Should an energy drink be allowed to brand itself with the name of an outlawed drug? A state lawmaker in Oklahoma says no, especially not when kids can buy it, and he’s trying to get the drink pulled off of shelves in the state.
Representative Shelton… said he first learned about ‘Cocaine’ when he saw two young boys buying it.
“They were talking about it,” Representative Shelton said. “They were happy they had it. I looked at it, went back to the cooler and they had a bunch of it.”
Representative Shelton said he bought it all and brought it to the state capitol. He’s now passed around ‘Cocaine’ to House and Senate leaders in hopes of stopping its sale in Oklahoma.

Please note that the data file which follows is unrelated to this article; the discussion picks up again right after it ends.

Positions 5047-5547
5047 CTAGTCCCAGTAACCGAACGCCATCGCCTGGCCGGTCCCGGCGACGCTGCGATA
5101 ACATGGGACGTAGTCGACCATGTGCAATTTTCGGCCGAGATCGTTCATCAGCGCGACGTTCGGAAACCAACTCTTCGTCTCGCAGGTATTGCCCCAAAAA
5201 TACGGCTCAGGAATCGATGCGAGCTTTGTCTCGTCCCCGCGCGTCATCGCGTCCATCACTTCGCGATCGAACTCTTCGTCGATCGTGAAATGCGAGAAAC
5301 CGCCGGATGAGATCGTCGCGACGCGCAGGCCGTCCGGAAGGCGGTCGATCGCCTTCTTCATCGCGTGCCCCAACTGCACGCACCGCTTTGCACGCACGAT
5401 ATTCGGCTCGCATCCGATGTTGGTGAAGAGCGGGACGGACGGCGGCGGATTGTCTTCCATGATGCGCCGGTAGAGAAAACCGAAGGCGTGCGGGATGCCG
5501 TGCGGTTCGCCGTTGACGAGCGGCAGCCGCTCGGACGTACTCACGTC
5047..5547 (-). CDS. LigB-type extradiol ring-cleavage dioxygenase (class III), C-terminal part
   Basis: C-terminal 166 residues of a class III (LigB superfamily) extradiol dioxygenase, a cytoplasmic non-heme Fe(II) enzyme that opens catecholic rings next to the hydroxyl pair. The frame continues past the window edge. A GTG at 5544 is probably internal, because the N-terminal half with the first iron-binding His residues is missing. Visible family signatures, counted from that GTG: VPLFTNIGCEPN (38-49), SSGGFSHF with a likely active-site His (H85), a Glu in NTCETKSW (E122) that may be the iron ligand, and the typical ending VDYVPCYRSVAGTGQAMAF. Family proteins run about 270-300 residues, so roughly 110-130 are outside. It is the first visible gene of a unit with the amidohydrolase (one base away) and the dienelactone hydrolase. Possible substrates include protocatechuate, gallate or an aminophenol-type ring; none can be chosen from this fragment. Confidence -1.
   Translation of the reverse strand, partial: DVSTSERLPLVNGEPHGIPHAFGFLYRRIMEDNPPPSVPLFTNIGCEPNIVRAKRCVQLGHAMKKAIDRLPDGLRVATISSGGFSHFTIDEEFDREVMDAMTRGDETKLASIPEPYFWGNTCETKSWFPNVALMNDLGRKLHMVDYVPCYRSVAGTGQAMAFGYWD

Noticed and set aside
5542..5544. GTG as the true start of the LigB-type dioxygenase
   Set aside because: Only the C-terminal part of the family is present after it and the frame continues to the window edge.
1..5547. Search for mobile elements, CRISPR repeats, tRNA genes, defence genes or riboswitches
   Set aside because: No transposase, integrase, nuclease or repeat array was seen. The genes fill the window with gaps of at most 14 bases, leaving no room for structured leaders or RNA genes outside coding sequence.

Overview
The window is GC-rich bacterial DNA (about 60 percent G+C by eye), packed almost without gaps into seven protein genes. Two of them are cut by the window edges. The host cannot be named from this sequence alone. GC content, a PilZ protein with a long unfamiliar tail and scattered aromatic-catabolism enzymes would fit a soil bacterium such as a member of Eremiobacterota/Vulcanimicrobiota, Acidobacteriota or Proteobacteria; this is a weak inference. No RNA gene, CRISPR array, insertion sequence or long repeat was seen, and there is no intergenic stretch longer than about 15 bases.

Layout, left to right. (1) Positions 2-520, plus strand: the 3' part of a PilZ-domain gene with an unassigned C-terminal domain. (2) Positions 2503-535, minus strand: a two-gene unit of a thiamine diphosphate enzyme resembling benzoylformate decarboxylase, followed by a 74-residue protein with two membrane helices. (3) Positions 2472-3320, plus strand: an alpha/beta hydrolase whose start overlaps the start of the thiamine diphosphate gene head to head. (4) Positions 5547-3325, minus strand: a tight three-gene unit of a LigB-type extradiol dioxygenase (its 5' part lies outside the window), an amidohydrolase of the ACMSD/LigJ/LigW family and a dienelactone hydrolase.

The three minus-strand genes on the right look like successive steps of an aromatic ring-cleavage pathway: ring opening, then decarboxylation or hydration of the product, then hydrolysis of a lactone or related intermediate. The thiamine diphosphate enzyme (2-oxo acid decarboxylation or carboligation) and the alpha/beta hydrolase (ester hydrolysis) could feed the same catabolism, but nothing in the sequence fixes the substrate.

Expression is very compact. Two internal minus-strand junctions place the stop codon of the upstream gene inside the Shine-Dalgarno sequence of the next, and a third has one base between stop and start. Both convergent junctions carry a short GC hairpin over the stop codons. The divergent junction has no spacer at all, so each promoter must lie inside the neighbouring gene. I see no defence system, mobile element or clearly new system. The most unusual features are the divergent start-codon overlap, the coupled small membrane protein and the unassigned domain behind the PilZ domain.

“It doesn’t need to be sold in Oklahoma,” Repsentative Shelton said. “There’s no need for it. Plenty of other energy drinks that don’t have ugly names like cocaine.”
We don’t think it’s an ugly name for a drink. Ugly would be something like “Sludgefart the energy liquid!” We wouldn’t buy something named Sludgefart. But “Cocaine,” now, you have to admit that it’s a catchy brand. Or how about something like “Likquidd Meth”? Or “Slamphetamine”?
Maybe the makers of “Cocaine” can just shorten the name to something less obvious sounding, like Coca- oh, never mind.
What do you think? Should drinks marketed at least in part to kids avoid referencing illicit substances? Or are kids smart enough to see through the tongue-in-cheek “lifestyle reference” (we’re not sure how else to describe it) and know when they’re being marketed to?
“Cocaine Energy Drink Sparks Debate with Lawmaker” [News9.com] (Thanks to Zachary!)
(Photo: Cocaine website)